"In October, 2017, former Pham Ngu Lao House street-boy To Thanh Trung, a.k.a., Bi, now a successful farmer, came to visit us in NYC - five decades after he first joined our Shoeshine Boys Project [1968-76] in Saigon. Bi travelled upstate to visit some farms, including environmentally-conscious developer Douglas Durst's McEnroe organic farm and Bijan Mahmoodi's "Circle Museum" sculpture park en route [see photos]. Bi dropped in on my daughter & her family, including granddaughter Anina whom he taught a Vietnamese "Yo!" dinner cheer to. Later, Bi went on to CA and back to VN. While in Los Angeles Bi donated one-thousand-dollars to Loose Cannons,Inc. for our work on Agent Orange.Bi's incredible life story is chronicled below."
- Dick Hughes [11/07/18] Anina: "Yo!"
Farmer Bi's Life Story
I plan to visit New York on October 12 and will come to my son-in-laws family at California on October 18. Afterwards, I will visit Minh Ha. We can arrange to meet up in either Los Angeles or somewhere in California.
Dick told me to provide a brief self-introduction & have it translated into English. A summary that I can think of right now:
My name is To Thanh Trung (nickname Bi), born in 1953.
My father moved to get enlisted in the North when I was one year old (1954). My mom brought me to Ben Tre, where I lived until I was six (1959). She then sent me to my grandparents in Dong Thap province who would raise me and put me to school, while she got remarried. When I turned 8, mom came back to my grandparents house to take me with her and her husband. Being a construction worker, my stepfather travelled very often (to Saigon, Vinh Long, Tra Vinhâ The entire family followed him anywhere he went, so my studies got disrupted. I only finished the first semester of fourth grade.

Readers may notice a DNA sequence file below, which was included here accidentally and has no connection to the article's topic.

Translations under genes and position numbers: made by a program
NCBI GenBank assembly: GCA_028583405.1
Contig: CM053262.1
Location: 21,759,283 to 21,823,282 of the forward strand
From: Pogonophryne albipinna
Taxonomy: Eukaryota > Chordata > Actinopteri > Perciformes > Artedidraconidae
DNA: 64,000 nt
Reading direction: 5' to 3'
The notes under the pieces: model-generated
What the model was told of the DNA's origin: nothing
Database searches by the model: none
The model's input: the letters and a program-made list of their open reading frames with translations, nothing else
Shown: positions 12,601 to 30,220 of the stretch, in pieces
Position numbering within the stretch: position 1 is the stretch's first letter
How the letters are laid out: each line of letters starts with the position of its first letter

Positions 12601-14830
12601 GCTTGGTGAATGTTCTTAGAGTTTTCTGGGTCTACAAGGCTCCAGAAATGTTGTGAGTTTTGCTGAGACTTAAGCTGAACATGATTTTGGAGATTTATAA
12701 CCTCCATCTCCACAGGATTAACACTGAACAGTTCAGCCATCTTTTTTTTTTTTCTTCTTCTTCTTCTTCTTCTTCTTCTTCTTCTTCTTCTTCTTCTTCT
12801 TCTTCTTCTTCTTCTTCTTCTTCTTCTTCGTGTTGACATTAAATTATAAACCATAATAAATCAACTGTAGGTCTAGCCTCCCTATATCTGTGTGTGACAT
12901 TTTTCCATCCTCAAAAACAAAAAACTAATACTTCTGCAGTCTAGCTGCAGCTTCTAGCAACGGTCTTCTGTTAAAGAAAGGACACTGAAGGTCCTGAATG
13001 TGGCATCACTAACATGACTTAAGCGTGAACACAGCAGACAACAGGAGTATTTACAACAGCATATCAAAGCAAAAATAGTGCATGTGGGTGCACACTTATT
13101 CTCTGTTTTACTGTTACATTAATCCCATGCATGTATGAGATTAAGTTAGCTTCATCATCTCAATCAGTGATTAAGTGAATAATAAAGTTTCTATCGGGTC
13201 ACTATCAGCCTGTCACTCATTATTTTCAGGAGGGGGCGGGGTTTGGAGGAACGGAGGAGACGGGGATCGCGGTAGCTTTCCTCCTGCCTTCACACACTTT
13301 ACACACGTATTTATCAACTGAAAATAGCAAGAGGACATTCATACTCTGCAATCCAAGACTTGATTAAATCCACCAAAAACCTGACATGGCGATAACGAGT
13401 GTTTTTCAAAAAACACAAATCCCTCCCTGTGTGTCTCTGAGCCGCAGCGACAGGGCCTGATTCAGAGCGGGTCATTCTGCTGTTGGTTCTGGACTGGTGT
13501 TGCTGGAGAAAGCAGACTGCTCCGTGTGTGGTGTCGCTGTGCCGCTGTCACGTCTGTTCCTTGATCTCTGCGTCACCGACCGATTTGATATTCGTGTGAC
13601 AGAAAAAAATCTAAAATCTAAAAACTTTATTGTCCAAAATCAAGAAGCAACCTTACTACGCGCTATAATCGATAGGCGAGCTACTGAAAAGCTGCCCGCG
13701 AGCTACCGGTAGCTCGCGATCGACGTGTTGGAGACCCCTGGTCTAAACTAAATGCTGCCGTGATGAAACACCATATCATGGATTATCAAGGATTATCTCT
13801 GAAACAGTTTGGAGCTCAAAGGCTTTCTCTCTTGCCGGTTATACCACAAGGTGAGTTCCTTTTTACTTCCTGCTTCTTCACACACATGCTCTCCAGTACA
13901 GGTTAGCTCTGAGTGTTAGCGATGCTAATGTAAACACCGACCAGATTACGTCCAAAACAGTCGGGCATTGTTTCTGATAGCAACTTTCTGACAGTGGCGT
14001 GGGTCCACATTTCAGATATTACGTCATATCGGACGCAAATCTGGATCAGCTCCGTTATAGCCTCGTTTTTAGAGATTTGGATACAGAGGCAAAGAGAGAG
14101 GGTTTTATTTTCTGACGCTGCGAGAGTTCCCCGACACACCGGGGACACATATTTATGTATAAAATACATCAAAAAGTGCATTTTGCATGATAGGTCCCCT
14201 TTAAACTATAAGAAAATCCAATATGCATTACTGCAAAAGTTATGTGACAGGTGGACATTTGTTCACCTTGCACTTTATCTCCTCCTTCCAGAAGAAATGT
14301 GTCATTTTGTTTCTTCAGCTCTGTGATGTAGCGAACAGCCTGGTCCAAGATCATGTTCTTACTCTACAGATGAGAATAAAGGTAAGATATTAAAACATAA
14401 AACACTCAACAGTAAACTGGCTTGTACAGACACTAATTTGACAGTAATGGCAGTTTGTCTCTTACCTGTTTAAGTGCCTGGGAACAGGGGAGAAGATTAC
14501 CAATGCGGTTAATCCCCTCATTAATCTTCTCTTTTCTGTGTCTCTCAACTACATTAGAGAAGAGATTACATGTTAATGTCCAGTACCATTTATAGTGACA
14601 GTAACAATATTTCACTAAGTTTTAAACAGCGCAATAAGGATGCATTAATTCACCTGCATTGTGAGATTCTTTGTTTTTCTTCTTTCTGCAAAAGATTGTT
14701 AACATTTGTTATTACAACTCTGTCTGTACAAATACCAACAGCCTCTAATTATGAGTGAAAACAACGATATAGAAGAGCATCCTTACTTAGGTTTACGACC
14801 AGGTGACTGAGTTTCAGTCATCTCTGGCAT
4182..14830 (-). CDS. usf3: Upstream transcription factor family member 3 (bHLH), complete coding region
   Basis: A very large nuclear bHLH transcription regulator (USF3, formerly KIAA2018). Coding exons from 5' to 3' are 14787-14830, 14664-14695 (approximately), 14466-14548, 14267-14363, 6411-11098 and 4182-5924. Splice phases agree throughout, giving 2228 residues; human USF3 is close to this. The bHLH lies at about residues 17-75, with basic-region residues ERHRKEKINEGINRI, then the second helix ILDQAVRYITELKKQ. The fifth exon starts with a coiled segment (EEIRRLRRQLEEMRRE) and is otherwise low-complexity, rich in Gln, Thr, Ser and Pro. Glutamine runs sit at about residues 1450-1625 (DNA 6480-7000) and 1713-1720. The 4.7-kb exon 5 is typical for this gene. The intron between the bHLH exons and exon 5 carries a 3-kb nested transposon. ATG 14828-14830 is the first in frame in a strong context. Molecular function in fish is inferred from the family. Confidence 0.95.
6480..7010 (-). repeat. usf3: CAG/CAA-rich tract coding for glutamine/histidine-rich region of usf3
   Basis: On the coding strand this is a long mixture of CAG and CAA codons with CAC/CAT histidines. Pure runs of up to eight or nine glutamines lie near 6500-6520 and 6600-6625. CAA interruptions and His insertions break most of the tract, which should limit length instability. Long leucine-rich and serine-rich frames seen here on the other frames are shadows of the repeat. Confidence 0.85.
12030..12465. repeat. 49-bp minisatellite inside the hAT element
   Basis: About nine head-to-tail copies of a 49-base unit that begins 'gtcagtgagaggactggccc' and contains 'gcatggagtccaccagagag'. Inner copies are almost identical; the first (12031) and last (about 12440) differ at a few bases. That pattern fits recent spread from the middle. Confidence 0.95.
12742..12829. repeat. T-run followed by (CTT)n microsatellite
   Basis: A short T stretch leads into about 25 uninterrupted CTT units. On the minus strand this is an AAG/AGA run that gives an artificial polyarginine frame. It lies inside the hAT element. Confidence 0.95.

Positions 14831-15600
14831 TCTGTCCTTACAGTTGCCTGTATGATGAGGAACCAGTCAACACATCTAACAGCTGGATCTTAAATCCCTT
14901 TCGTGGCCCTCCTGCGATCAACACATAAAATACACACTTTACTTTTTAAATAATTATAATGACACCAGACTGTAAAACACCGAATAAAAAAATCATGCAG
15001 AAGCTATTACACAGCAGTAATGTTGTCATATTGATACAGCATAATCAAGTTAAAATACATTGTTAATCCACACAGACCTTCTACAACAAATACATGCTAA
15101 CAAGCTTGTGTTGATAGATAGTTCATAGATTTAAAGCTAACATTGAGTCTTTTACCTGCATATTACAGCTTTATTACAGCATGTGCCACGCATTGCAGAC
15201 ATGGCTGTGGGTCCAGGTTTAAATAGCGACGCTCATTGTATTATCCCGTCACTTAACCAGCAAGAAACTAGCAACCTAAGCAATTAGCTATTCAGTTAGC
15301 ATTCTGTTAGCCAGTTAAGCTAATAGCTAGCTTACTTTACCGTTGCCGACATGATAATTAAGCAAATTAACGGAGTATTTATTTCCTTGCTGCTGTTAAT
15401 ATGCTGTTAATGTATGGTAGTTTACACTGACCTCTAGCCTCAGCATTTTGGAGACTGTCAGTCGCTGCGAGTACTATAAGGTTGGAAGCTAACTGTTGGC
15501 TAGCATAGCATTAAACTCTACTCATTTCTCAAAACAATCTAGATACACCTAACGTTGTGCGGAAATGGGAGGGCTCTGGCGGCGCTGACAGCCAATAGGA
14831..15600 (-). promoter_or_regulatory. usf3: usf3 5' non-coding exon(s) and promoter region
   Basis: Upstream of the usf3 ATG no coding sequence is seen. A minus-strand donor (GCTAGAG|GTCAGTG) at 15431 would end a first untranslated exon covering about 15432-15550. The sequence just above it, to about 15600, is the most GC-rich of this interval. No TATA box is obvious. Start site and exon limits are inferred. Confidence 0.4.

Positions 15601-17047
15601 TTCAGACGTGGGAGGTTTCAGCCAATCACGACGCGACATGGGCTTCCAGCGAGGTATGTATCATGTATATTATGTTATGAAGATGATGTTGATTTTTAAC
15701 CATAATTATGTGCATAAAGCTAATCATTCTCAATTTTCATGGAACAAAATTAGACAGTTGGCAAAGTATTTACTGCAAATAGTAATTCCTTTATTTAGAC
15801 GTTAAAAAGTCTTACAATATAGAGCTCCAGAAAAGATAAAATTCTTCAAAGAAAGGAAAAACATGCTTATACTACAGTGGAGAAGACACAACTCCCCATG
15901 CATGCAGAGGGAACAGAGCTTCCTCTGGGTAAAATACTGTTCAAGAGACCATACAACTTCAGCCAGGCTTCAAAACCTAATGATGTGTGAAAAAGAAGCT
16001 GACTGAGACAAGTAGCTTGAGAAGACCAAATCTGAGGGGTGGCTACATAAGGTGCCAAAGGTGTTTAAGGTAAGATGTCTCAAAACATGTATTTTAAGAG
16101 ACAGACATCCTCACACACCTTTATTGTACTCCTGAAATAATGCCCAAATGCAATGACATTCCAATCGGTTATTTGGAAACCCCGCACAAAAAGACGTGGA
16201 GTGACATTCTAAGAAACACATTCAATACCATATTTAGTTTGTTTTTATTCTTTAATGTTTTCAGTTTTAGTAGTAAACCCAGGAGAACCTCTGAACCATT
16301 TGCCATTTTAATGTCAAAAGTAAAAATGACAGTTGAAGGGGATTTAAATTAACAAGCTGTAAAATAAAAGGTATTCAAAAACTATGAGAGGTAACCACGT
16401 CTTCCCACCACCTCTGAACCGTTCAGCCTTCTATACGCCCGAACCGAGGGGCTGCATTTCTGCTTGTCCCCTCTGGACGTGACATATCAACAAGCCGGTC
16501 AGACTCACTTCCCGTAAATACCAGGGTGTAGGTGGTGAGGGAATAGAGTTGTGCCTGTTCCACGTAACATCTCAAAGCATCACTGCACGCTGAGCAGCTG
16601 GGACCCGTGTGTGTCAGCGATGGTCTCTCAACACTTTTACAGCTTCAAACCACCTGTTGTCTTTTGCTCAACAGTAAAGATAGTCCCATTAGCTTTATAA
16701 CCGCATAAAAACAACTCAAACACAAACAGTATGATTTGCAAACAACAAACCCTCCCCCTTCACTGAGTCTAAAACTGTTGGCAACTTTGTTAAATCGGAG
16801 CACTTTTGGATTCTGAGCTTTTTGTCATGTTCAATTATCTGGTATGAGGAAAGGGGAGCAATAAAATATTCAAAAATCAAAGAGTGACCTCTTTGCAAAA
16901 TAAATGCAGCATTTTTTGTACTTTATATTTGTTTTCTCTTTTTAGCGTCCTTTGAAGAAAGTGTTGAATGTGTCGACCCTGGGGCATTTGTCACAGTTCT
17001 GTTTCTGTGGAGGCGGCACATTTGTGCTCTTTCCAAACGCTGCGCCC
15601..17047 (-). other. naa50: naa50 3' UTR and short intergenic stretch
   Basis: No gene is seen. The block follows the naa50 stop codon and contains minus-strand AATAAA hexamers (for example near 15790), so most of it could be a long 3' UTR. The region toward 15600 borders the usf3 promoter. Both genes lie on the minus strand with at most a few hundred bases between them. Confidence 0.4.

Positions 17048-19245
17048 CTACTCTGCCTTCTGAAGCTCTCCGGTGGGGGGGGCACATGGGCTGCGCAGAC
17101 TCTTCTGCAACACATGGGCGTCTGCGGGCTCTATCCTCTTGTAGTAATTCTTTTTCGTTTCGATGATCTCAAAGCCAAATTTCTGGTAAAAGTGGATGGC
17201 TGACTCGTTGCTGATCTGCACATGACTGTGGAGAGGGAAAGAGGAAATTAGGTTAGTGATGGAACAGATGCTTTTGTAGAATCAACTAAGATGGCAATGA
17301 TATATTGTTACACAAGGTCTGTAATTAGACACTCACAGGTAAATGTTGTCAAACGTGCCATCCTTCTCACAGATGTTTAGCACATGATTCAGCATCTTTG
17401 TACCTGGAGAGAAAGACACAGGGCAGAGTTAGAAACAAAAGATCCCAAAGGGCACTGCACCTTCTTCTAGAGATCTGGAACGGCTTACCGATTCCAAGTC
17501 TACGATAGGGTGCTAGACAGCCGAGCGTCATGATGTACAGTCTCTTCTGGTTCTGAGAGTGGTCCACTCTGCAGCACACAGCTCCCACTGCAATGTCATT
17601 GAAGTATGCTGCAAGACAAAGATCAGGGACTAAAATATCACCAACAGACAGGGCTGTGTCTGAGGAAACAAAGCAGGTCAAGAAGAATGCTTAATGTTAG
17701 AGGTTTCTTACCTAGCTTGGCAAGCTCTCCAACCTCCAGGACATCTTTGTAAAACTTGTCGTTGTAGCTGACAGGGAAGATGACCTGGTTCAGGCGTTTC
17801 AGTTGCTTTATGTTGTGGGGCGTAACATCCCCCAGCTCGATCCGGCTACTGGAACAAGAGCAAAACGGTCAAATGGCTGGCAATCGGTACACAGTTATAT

When I was 11, I returned to Ben Tre. The family wasn't doing well so I gave up schooling to work as a house servant and take care of my 3 younger siblings. When I turned 12 (1965), my family came to Saigon and I continued to work like that. One year later, my mom passed away. I escaped the house and officially became a "bui doi." I sold newspapers, shone shoes at Tu Do Street (Dong Khoi), Nguyen Hue, Le Loi, Le Thanh Tonâ I did shoeshining during the day while sleeping on the street at night, and got caught by the police many times (more than 40 times). I was also taken to the relief camps twice.
At 16 (1969), I moved to 195 Pham Ngu Lao (as part of Shoeshine Boys Project - humanitarian program helping street children). This turned out to be my true family at those early years. Another "bui doi" friend took me to a jewelry carving class, so I studied during the day, worked at night, and went back to Pham Ngu Lao to sleep and hang out with other brothers and friends (especially Dick).
At 18, I got enlisted in Saigon and whenever I had time off, I always came back to Pham Ngu Lao family. By the end of the war in 1975, I already had a family with a 1 year old daughter. I stayed with my wifes family and made a living by selling secondhand stuff. In October 1975, I was forced into a reeducation program for having sold bicycles illegally and remained in prison until July 31, 1977. In October 1977, I reunited with my dad. In November 1977, dad sent me to a school in Tien Giang pro-vince. I graduated from high school in May 1980, got into the University of Agriculture in July 1980, graduated in May 1985, went to work in a state-owned seed company in July 1985, and resigned in January 1993. From January 1993 to July 1997, I worked as a farmer because I was unable to obtain a business license. In August 1997, I opened a seed manufacturing company in Binh Duong province. In October 2002, I officially founded Trung Nong company in Ho Chi Minh city, which has been in operation until today. To date, Trung Nong is a member of the Asia and Pacific Seed Association (APSA) and the Vietnam Seed Trade Association (VSA).
Too winding and complicated, right? Let me know of any suggestions & I will be happy to discuss further. Em Bi